to be at the heart of what went wrong, although there is
growing evidence that the lopsided mechanics of some
proprietary internal matching algorithms played a major
The rise of internalisation and the rules by which it engages
with central exchanges is likely to come into sharp focus in
the next few years.
Regulators wade in
Another nervously anticipated change in the trading landscape
that can be traced back to the meltdown of 2008 (but would have
seemed almost unthinkable two years ago) is the mandated
separation of certain proprietary trading activities away from
investment banks and into affiliates.
It is assumed that most equity derivatives business will need
to be hived off and, although many of the world’s
largest futures and options trading houses are already
independent, such an outcome is bound to alter traffic flows at
the major exchanges.
The drive to get bilaterally traded over the counter bargains
on to centrally cleared platforms could also impact markets in
dramatic, if difficult-to-predict ways.
On one hand, a significant increase in on-exchange business
might lower bid-offer spreads and attract even more
business… on the other, the requirement to expose more
business to public scrutiny might actually reduce what is done
now, and hence also the hedging of those trades on
Sources of growth
But there are still many reasons to believe we are just
experiencing a cyclical slowdown inside a broadly intact
structural growth story.
First, as just mentioned, the growth baton has now passed to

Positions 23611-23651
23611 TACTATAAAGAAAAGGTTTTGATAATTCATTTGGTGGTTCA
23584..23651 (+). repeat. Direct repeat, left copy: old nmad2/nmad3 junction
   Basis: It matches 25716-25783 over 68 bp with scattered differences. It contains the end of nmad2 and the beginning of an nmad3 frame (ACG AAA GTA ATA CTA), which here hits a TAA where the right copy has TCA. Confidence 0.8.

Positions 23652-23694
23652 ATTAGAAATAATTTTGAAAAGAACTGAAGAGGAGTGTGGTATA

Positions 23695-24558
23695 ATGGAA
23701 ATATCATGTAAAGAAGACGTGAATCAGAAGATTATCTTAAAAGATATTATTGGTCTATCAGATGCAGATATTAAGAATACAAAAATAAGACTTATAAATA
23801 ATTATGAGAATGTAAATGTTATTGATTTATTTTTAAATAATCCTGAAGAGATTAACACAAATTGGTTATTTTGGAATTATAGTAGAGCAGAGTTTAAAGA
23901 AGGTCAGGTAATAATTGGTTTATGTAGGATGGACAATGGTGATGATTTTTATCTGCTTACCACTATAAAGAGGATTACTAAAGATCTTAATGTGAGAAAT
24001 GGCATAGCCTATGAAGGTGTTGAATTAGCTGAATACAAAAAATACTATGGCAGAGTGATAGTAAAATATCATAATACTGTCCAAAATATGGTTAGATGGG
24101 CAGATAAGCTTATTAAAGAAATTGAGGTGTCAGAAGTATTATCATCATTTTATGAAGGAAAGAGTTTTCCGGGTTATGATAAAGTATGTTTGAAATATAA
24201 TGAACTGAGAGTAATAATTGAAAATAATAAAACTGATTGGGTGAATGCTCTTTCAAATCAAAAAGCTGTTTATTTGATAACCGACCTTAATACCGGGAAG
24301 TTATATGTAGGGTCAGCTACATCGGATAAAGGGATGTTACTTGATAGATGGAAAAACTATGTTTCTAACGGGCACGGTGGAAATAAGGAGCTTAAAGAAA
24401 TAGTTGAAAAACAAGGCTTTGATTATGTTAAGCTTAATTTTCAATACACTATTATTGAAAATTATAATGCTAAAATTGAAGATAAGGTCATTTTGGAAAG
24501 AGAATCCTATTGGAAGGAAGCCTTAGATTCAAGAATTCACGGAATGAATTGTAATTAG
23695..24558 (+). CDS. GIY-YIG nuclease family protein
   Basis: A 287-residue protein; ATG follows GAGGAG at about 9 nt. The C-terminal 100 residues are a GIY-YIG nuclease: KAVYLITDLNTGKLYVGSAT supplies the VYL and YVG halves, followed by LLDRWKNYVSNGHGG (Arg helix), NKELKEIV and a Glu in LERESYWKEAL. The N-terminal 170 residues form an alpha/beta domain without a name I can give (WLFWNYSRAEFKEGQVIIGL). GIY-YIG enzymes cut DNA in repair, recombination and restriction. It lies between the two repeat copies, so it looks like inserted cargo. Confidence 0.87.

the major emerging economies, where the drivers for increased
use of derivatives are still at a very early stage.
Second, in spite of the losses sustained by banks and others
during the meltdown and the consensus that unwise derivatives
positions were near the epicentre of what went wrong, the need
to hedge all kinds of exposures – interest rate,
currency, asset allocation etc – is not going to go
On the contrary, as fresh debates over future pensions and
longevity liabilities demonstrate, the need to identify and
parcel out risk to counterparties better placed to hold it is,
if anything, getting stronger.
Third, although the rollout of broadband internet access has
continued apace and online execution-only brokerage services
are now widely available and fairly well used, there is still
massive potential to make financial products more accessible to
In the UK, for instance, the holding company of spread-betting
firm IG Index already boasts a larger market capitalisation
than the London Stock Exchange itself.
The continuing drive to allow individuals more control over
their lifetime financial planning and the increasing popularity
of low cost passive investing tools like ETFs will encourage
growth of volumes in exchange-traded derivatives.
Exchanges under pressure